Thursday, April 12, 2012

RPT "Winner Take All" Rules Change effort - who benefits with which rule?

Much has been said about the proposed Texas GOP Delegate Rule change, along the lines of, Texas should be "winner take all".

Ironically, it was the RNC itself which learned a lesson in 2008 by the early victory of John McCain, which gave us a moribund candidate and very poor voter turnout in the Primary season after McCain was declared the winner so early. Not wishing to repeat that debacle, the RNC threatened to penalize state delegations if they didn't switch to Proportional delegate representation in early primaries. But that Proportional requirement only affected states having primaries before April 1st (2012); after April 1st, you could have a winner take all with no RNC sanctions.

The SREC, thinking the Texas primary would be March 6th, voted in late 2011 for more proportional delegate allocations (more candidates could receive delegates based on the popular primary vote); knowing that the change would require DoJ "preclearance", RPT also said proportional was more fair to (racial) minorites, which is a rational argument. NOTE that Texas had a "modified" winner take all prior to 2012 - candidates scoring at least 20% in congressional districts won delegates; in fact, in 2008 Huckabee won some Texas delegates, in spite of the fact that McCain easily won the state and the nomination contest was considered over.

To this day there still is some confusion about what the WTA proponents want -- a return to 2010 rules, or a pure "winner take all" for the entire state, where one candidate with say 33% of statewide vote gets everything and all other candidates with 32% or less get nothing?

The "power" argument, which some in the Ron Paul paid campaign staff made, is this: use the entire aggregate vote of Texas as a bigger hammer to influence leading candidates; Santorum and Paul campaign staffers both wanted new WTA rules in an effort to slow down Romney and at least force him to come to Texas for a political debate.  The grassroots argument is that the voice of the voters - especially those of the reform minded and highly energized Tea Party / Ron Paul minorities, is more important than the fortunes of the political candidates, which is also my argument.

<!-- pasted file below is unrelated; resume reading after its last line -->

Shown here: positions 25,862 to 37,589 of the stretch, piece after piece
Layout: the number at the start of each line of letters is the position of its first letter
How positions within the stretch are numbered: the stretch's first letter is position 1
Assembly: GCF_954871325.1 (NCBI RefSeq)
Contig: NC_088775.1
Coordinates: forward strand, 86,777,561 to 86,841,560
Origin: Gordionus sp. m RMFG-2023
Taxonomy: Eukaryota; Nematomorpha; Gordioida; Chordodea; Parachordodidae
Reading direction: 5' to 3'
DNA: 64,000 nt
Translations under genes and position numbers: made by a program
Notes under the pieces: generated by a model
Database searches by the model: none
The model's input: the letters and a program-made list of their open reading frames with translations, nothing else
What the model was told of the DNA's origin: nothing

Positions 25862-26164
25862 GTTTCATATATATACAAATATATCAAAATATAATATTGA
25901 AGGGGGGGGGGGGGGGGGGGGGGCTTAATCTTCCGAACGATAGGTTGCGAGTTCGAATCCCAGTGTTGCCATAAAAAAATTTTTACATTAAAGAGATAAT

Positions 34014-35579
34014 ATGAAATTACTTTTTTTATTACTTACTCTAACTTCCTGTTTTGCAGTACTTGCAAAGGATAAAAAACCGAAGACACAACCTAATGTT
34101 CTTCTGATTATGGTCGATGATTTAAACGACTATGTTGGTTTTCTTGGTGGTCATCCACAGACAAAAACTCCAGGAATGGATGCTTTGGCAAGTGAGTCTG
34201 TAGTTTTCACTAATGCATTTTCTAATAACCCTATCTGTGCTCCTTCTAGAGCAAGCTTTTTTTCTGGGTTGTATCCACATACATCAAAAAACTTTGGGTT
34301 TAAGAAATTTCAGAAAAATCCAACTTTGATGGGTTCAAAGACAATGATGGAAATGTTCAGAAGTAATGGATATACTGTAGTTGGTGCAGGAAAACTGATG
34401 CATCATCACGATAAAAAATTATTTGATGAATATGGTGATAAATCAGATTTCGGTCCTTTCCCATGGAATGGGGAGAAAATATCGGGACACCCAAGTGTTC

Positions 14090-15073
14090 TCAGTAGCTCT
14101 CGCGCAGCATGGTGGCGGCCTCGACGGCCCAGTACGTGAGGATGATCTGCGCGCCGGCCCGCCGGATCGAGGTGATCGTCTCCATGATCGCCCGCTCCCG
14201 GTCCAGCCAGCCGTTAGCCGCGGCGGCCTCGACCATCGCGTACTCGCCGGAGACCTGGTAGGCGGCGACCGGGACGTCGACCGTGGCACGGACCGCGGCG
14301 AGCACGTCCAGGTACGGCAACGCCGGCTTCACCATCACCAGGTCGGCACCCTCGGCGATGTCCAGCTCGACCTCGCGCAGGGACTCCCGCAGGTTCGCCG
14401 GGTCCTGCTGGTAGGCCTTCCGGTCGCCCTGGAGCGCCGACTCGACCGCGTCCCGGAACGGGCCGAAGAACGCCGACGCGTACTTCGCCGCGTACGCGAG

My e-mail from around the Senate District and state are about 2:1 in favor of proportional rules; however, those in favor of proportional are mostly Ron Paul supporters.

The bottom line is this: like most battles in politics, there is always an unintended consequence of both victory and defeat, and there is always another winnable battle to fight.  We should have proportional voting, but it's not a "hill to die on", IMHO.

Here's a local TV news clip that does a decent job of summarizing the issue:

Don Zimmerman
SD-14 SREC Committeeman


TJ said...

Now that Senator Santorum is out of the race I am not sure it makes a hill of beans if we have a WTA or a Proportional primary.

I am in favor of a true winner take all primary, for the same reason I was in favor of releasing our national delegates after the first ballet.

WTA makes Texas the big dog, for conservatism. Is proportional a more fair way to represent the true will of the people of course it is, but as long as Liberal California is WTA then I want Texas WTA to balance the process out.

If the RNC passed a rule that every candidate got the exact proportion of the vote for every state that would be fine with me and if they made all the states do their primary within the same week all the better.

The bottom line is Texas has 155 delegates and California has 172. If our votes are cut up 2 or 3 ways then it does not make an impression on anything but altogether it makes a big difference.

I hope that we change it to WTA and I hope Gingrich wins it all.

prytulas said...

You can't be a control freak and walk by faith - Jim Cymbala